The Network Neutrality Trojan Horse

President Obama has come out swinging for “net neutrality” as his first post-midterm initiative. While on the surface the concept of “net neutrality” seems like a wonderful idea—who isn’t for a level playing field? It is when you get into the details of what “net neutrality” really means and how it is to be implemented that reality intrudes.

Network neutrality may sound good in theory, but it is a Trojan Horse for government control over the internet.
Network neutrality may sound good in theory, but it is a Trojan Horse for government control over the internet.

What President Obama means by “net neutrality” is to regulate internet providers as “public utilities” under Title II of the Telecommunications Act rather than as an “information service” under Title I of the Act. This may seem like a completely uninteresting change, but it means that internet providers would be under a radically different landscape. It would allow the government to regulate essentially every part of your internet provide, right down to the rates they charge. While President Obama has said that the FCC would not go so far as to regulate the rates your ISP can charge, that promise is only as good as the other promises that this President has made and broken.

So why should you oppose Obama’s approach to “net neutrality?” For one, it’s a solution in search of a problem. Advocates of net neutrality paint a picture of a world in which ISPs charge you extra for certain sites and make you pay extra for YouTube or Netflix or certain sites. This picture is simply not realistic. There is little to nothing preventing ISPs from doing that now, and none of them have done so. If they did, the backlash would be enormous. The reason why ISPs have not gone to a tiered system is because it’s technologically difficult and offers little benefit. That isn’t going to change—in fact, in an open marketplace it would be even dumber for an ISP to do that because consumers would have plenty of other options. If you don’t like what Comcast does, you can switch to DSL, satellite, or wireless services. As I’ll discuss later on, consumer choice, not government regulation, is the better path forward.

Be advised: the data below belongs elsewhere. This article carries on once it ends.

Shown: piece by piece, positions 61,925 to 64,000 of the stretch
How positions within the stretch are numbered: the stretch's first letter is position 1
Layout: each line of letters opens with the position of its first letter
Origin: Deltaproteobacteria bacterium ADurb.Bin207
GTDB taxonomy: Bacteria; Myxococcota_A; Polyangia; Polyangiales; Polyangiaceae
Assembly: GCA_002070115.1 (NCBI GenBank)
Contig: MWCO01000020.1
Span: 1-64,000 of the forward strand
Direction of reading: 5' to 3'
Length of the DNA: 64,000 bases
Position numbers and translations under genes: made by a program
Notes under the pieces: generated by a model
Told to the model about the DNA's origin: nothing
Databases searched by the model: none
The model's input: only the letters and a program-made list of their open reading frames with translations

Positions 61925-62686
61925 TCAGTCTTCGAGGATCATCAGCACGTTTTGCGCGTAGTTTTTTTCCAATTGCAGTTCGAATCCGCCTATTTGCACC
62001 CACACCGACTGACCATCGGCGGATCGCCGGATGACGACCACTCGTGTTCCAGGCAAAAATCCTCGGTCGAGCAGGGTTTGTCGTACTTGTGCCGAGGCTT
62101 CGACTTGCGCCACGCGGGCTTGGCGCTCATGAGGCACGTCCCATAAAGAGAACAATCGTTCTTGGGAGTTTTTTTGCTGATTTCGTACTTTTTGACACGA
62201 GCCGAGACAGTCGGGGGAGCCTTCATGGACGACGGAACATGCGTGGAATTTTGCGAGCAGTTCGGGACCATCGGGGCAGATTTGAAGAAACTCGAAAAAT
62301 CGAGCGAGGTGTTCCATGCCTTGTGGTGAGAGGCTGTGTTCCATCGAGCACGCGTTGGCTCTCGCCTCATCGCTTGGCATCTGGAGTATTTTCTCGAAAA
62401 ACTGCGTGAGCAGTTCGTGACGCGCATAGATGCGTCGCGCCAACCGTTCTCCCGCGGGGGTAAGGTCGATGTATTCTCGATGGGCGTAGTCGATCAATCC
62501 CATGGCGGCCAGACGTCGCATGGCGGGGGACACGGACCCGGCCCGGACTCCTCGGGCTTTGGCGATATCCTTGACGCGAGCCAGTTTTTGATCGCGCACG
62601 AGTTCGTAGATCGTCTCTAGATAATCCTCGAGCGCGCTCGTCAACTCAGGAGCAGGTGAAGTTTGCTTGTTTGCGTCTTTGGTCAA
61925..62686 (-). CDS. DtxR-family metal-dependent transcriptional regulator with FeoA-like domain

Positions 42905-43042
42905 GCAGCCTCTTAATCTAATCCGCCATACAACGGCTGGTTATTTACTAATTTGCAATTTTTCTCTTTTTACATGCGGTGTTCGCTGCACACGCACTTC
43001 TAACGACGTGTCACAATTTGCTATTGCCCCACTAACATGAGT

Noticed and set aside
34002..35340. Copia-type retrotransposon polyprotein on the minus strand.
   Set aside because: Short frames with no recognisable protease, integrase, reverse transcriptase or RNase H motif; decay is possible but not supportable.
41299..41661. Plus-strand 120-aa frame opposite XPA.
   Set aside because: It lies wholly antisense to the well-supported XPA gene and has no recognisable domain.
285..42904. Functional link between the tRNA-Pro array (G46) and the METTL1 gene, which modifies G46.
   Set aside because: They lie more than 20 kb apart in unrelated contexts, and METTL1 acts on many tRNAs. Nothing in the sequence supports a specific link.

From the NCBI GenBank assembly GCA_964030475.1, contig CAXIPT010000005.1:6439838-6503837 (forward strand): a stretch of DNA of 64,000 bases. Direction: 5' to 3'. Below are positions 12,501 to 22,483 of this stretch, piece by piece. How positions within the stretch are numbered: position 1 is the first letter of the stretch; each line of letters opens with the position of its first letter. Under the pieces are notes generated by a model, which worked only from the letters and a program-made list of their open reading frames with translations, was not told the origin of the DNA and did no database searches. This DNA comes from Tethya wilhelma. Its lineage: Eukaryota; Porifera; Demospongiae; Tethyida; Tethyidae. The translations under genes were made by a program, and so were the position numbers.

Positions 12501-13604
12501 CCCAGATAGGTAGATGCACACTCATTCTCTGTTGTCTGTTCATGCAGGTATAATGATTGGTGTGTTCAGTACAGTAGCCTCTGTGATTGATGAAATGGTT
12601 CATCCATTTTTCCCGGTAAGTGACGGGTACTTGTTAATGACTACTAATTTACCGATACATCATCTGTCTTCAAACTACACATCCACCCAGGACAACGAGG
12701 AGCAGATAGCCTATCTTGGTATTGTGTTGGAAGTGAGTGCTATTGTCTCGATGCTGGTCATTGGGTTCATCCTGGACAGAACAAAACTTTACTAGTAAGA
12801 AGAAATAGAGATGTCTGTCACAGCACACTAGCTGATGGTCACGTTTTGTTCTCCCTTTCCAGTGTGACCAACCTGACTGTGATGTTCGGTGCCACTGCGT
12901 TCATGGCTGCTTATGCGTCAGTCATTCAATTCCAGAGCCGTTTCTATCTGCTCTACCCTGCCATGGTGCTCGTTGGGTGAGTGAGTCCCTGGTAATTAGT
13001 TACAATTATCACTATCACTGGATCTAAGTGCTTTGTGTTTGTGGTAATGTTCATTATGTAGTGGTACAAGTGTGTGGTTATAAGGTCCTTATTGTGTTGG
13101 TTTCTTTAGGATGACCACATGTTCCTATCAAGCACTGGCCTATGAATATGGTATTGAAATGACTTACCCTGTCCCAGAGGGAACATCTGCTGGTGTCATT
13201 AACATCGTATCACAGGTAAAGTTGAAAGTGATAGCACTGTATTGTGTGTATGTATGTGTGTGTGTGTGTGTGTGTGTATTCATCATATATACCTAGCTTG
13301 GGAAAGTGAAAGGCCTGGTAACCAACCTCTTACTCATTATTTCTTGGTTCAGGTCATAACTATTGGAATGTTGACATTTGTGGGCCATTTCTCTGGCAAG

The other reason is that heavily-regulated industries are not consumer friendly. The internet depends on rapid innovation. A three-letter government agency like the FCC is about as far away from innovative as you can get. Andy Kessler outlines how the FCC stifled the development of major telecommunications technologies in the past due to overregulation and regulatory capture. Right now most broadband internet is delivered through cable or DSL—but wireless internet is growing in popularity. Cellular networks, satellite networks, and future technologies like Google’s Project Loon are changing the way we get broadband internet. If the FCC tries to fit these new technologies (or technologies we haven’t even invented yet) into their old-world regulatory framework bad results will happen. Would Google Fiber exist if Google had to climb through miles of red tape just to get started? No, even a hugely profitable company like Google would say it just wasn’t worth it. Would the next method of high-speed internet appear in a heavily regulated market? Forget it–because when you have a heavily-regulated market the playing field does not become equal, it becomes the exclusive playing field of the big boys who can use political power and lobbying to tilt the rules in their favor.